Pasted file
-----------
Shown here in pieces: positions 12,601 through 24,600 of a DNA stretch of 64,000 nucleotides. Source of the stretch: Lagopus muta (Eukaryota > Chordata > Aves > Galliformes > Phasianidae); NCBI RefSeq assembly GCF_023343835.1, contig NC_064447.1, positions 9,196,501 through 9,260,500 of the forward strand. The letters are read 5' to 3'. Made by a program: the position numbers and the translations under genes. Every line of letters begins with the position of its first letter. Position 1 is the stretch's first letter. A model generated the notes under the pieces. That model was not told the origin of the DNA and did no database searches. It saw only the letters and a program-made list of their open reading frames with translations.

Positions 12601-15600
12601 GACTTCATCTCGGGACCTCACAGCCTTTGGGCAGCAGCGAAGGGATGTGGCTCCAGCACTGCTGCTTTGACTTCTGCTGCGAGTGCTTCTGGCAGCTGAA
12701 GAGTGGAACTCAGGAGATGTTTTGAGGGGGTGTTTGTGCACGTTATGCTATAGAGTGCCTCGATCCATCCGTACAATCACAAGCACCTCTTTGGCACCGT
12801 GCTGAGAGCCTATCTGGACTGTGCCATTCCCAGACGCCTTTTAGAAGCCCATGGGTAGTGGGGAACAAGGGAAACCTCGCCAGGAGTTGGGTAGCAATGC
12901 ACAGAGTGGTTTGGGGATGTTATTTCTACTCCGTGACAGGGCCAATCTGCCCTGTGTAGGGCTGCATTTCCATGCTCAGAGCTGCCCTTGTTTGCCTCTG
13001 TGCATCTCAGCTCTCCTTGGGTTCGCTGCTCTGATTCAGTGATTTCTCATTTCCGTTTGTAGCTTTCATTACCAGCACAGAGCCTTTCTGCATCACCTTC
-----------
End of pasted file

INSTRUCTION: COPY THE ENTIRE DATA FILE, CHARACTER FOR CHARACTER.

Shown here in pieces: positions 12,601 through 24,600 of a DNA stretch of 64,000 nucleotides. Source of the stretch: Lagopus muta (Eukaryota > Chordata > Aves > Galliformes > Phasianidae); NCBI RefSeq assembly GCF_023343835.1, contig NC_064447.1, positions 9,196,501 through 9,260,500 of the forward strand. The letters are read 5' to 3'. Made by a program: the position numbers and the translations under genes. Every line of letters begins with the position of its first letter. Position 1 is the stretch's first letter. A model generated the notes under the pieces. That model was not told the origin of the DNA and did no database searches. It saw only the letters and a program-made list of their open reading frames with translations.

Positions 12601-15600
12601 GACTTCATCTCGGGACCTCACAGCCTTTGGGCAGCAGCGAAGGGATGTGGCTCCAGCACTGCTGCTTTGACTTCTGCTGCGAGTGCTTCTGGCAGCTGAA
12701 GAGTGGAACTCAGGAGATGTTTTGAGGGGGTGTTTGTGCACGTTATGCTATAGAGTGCCTCGATCCATCCGTACAATCACAAGCACCTCTTTGGCACCGT
12801 GCTGAGAGCCTATCTGGACTGTGCCATTCCCAGACGCCTTTTAGAAGCCCATGGGTAGTGGGGAACAAGGGAAACCTCGCCAGGAGTTGGGTAGCAATGC
12901 ACAGAGTGGTTTGGGGATGTTATTTCTACTCCGTGACAGGGCCAATCTGCCCTGTGTAGGGCTGCATTTCCATGCTCAGAGCTGCCCTTGTTTGCCTCTG
13001 TGCATCTCAGCTCTCCTTGGGTTCGCTGCTCTGATTCAGTGATTTCTCATTTCCGTTTGTAGCTTTCATTACCAGCACAGAGCCTTTCTGCATCACCTTC